ROSHANBIBI Vs. POLICE COMMR SURAT
LAWS(GJH)-1988-12-7
HIGH COURT OF GUJARAT
Decided on December 30,1988

ROSHANBIBI Appellant
VERSUS
POLICE COMMR., SURAT Respondents


Referred Judgements :-

BAI AMINA'S CASE [REFERRED TO]
SHALINI SONI V. UNION OF INDIA [REFERRED TO]
ICCHU DEVI CHORARIA VS. UNION OF INDIA [REFERRED TO]
KAMLA KANYALAL KHUSHALANI VS. STATE OF MAHARASHTRA [REFERRED TO]
KIRIT KUMAR CHAMAN LAL KUNDALIYA KIRIT KUMAR CHAMAN LAL KUNDALIYA KIRIT KUMAR CHAMAN LAL KUNDALIYA VS. UNION OF INDIA [REFERRED TO]


JUDGEMENT

MAJMUDAR, J. - (1.)The petitioner who is detained under the provisions of Gujarat Prevention of Anti-Social Activities Act, 1985 (the PASAA for short) by an order dated 20-4-1988 passed by the Commissioner of Police, Surat City has brought in challenge the said order on diverse grounds. The petitioner was taken in custody on the same day and was furnished the grounds of detention of even date. At the time of final hearing of this petition, Mr. Kapadia for the petitioner raised the following contentions :-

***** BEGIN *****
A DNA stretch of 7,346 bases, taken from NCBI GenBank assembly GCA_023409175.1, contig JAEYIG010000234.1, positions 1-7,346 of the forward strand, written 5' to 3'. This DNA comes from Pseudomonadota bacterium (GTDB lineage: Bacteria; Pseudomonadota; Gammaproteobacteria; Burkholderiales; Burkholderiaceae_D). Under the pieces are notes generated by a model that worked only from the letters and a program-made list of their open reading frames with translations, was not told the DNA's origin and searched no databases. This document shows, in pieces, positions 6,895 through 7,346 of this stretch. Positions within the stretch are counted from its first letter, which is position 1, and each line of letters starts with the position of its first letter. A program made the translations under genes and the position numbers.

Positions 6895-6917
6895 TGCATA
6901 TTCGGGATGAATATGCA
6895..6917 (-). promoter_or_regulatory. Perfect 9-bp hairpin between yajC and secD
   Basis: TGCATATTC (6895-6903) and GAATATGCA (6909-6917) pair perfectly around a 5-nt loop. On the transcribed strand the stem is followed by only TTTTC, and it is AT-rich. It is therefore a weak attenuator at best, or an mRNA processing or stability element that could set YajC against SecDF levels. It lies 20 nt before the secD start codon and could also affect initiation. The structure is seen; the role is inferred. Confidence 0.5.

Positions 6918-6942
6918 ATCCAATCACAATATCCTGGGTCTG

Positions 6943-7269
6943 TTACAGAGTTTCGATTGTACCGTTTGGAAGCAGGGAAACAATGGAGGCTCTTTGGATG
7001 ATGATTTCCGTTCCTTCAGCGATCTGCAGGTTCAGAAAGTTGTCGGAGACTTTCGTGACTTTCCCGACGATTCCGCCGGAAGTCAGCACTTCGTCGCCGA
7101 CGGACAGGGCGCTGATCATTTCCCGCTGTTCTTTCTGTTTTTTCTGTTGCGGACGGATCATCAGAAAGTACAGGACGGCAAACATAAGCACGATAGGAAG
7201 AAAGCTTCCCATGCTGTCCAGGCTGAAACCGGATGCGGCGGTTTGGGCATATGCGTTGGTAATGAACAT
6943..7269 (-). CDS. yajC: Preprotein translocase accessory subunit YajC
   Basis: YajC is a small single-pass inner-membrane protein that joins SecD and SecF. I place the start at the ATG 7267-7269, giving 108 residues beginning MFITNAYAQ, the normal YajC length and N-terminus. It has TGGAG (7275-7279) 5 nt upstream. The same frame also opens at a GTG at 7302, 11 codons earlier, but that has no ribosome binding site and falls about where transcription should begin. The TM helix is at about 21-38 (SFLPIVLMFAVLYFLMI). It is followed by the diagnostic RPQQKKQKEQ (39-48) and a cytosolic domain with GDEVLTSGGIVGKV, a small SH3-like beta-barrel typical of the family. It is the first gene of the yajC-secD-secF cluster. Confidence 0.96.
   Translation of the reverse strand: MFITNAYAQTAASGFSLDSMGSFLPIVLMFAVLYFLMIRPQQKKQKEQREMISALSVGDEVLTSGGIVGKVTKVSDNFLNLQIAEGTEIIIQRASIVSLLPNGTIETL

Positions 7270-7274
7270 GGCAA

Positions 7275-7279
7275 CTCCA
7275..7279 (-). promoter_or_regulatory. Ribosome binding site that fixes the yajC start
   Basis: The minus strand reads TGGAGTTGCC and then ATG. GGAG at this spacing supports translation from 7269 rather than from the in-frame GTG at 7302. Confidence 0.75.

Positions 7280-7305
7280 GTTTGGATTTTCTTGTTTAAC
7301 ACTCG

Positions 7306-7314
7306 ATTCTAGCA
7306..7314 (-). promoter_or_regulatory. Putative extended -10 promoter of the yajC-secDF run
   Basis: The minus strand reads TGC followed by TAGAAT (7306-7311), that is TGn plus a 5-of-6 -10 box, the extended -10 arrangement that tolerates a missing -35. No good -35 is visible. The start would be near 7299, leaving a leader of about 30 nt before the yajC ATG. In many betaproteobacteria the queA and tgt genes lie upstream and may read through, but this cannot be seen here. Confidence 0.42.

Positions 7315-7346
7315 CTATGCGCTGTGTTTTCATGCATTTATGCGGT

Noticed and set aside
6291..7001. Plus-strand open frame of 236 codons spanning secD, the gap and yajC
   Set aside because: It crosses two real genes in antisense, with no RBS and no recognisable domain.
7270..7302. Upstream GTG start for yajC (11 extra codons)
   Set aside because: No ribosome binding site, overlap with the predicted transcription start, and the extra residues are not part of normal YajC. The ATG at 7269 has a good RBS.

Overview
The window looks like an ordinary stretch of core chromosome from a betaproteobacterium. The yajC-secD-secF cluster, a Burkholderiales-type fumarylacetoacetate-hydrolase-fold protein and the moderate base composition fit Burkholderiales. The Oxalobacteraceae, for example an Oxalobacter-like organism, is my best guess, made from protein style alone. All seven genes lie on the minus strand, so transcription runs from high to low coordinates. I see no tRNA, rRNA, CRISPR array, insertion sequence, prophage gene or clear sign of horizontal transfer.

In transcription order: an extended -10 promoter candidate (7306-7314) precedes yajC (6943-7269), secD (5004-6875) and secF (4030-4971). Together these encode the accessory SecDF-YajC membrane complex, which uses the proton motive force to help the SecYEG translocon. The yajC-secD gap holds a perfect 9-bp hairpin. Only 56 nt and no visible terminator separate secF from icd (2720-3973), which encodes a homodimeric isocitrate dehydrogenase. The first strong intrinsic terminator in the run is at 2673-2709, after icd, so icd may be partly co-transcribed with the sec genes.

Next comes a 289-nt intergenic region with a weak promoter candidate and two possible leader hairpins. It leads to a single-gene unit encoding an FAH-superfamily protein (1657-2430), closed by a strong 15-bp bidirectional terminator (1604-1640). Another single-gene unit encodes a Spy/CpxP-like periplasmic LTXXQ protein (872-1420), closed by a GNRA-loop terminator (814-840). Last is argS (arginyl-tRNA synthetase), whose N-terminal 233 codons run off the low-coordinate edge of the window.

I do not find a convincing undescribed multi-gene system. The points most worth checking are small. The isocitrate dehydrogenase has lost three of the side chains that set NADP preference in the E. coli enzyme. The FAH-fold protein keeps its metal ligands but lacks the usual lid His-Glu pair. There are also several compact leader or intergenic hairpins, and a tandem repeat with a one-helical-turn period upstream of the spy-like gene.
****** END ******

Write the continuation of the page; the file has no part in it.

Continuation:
(1) That the detaining authority has arrived at his subjective satisfaction without application of mind inasmuch as he has mentioned in the grounds of detention that he was satisfied that there was imminent need to prevent the petitioner as steps against her under any other law had no effect on her and she had continued her bootlegging activities. That the said statement in the grounds of detention shows complete non-application of mind inasmuch as the earlier paragraphs of the grounds of detention reveal that steps were taken against the petitioner in the past only under one law, viz. the Bombay Prohibition Act and not under any other law and still the detaining authority proceeded on the assumption as if steps were taken against the petitioner under different laws and the said step had no effect. Consequently, the subjective satisfaction underlying the order of detention has got vitiated and hence the order is liable to be set aside. (2) In the grounds of detention, it has been stated that the detaining authority has ascertained that what the witnesses had stated against the detenu before the sponsoring authority was true and he was satisfied about the same that there is nothing on record to show whether any such inquiry was at all made by the detaining authority and consequently, it must be held that no such inquiry was made by the detaining authority before arriving at the subjective satisfaction about the need to detain the detenu on the basis of the statements of these witnesses and on this ground also, the order of detention is liable to be set aside. (3) In the alternative, it was submitted that even assuming that the statements of the witnesses were verified by the Superintendent of Police, as is found during the hearing of this petition from the record of the relevant material with the respondent, even then the order of detention based on these statements is liable to fail as the original statements of these witnesses were bearing endorsement below them of being verified by the Superintendent of Police on April 19, while the copies of the statements supplied to the detenu along with the grounds of detention did not mention this verification and were supplied without the copies of the relevant endorsement below the concerned statements; that no privilege vas claimed by the respondent detaining authority in connection with these endorsements by the Superintendent of Police and still, the factum of these endorsements was withheld from the petitioner. It must, therefore, be held that the copies of the statements of witnesses were not supplied in full to the petitioner and that affected her right under Article 22(6) of making an effective representation against the statements and hence also, the continued detention of the petitioner has become void. (4) The detaining authority has mechanically exercised the power of detention by blindly accepting the proposal of the sponsoring authority and hence also, the order of detention is void. (5) The detaining authority has not considered certain vital and relevant facts concerning the detenu. These facts, if considered, would have tilted the balance one way or the other and would have affected the subjective satisfaction of the detaining authority about the need to detain the detenu. All these vital facts were either not placed by the sponsoring authority before the detaining authority or if placed, did not appear to have been considered by the detaining authority. In any case, the petitioner has not been informed about the same in the rounds of detention and consequently, the continued detention of the detenu has become bad. (6) The privilege exercised by the detaining authority under Section 9(2) of the PASAA read with Article 22(6) has got vitiated inasmuch as the detaining authority in the grounds of detention in this connection has observed that there was possibility of communal riots in case the Muslim supporters of the detenu went to beat Hindu waitresses who had deposed against the detenu; that these observations of the detaining authority in the grounds of detention are based on no material and are a pure conjecture which has affected his subjective satisfaction under Section 9(2) about the need to exercise privilege and as the exercise is a subjective exercise, the entire subjective satisfaction has got vitiated. (7) It was contended in further continuation of ground No. 6 but as a separate aspect that the conclusion reached by the detaining authority about likelihood of communal riots getting flared up is very vague and has kept the detenu guessing. Consequently her right under Art.22(5) of the Constitution of making a representation in this connection is infracted and, therefore, the continued detention has become void. (8) The detaining authority has exercised his privilege under Section 9(2) of the PASAA read with Art.22(5) of the Constitution on a misconception that apprehension regarding danger to person and property of the witnesses had connection with public interest and that for safeguarding such interest, privilege had to be exercised. Relying on decision in Bai Amina's case, (1981) 22 Guj LR 1186 , it was submitted that exercise of privilege on the aforesaid ground is illegal and invalid.)